I have worked with at-risk students in diverse environments from the inner-city to wealthy suburbs and private schools, as well as on reservations across the country. Understanding Adverse Childhood Experiences (ACEs) and trauma-informed care will be needed more than before after COVID. Many students in all communities are invisible and hide their concerns. As one student told me, “You must be the voice for kids like me, who do not have the strength to cry for help.” The foundation to change all students’ outcome is to build trusted relationships through the 4 Cs: communication, collaboration, cultural sensitivity, and caring. I have facilitated many crisis interventions. Here are some tips for school leaders in crisis situations, as well as in everyday interactions: Keep routines. Assure kids they are safe. Control your emotions. Model good behavior. Offer age-appropriate advice. Look, listen, then speak with hope, honesty, and kindness.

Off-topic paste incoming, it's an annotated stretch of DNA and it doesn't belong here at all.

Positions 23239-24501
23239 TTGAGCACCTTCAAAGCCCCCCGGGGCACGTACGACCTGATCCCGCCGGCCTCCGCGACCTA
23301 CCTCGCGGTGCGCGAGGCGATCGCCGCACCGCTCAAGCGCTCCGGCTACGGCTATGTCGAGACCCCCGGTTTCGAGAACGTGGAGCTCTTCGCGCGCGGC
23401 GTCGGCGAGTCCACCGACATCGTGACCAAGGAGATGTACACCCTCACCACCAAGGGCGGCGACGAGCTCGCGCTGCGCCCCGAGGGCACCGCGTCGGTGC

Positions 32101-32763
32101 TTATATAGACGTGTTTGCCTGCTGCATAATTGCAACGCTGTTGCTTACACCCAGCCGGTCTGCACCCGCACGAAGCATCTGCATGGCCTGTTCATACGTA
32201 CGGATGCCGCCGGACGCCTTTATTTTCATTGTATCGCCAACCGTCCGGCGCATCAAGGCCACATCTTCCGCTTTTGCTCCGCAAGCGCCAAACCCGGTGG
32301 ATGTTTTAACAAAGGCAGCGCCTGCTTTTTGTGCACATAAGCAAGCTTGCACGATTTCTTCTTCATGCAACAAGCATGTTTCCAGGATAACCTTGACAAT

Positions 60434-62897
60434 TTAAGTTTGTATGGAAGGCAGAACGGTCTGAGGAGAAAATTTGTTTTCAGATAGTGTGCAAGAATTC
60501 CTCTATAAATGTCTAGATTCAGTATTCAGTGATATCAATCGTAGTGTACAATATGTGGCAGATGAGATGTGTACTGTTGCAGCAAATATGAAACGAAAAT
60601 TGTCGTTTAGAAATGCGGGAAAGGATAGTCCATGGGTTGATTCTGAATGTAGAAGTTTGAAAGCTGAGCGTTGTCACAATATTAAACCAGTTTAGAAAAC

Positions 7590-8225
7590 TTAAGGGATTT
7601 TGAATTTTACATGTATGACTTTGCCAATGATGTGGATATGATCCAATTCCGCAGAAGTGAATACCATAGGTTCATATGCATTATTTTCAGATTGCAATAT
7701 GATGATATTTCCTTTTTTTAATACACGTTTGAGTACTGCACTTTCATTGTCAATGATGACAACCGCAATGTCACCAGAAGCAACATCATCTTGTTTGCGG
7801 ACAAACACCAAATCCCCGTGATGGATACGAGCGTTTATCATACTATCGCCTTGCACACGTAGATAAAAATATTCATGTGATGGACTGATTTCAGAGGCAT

This session is sponsored by the American Indian/Alaska Native Council of School Board Members (AIAN).

Eddie Glaude Jr.

Chance for a miracle

Eddie Glaude Jr. is chair of the Department of African American Studies at Princeton University. A bestselling author and widely followed political and social commentator, he is the National Black Council of School Board Members (NBC) Signature Speaker on Saturday, April 10, from 2:15 to 3:05 p.m.

Why did you focus on the novelist and essayist James Baldwin for your most recent book, Begin Again: James Baldwin’s American and Its Urgent Lessons for Our Own?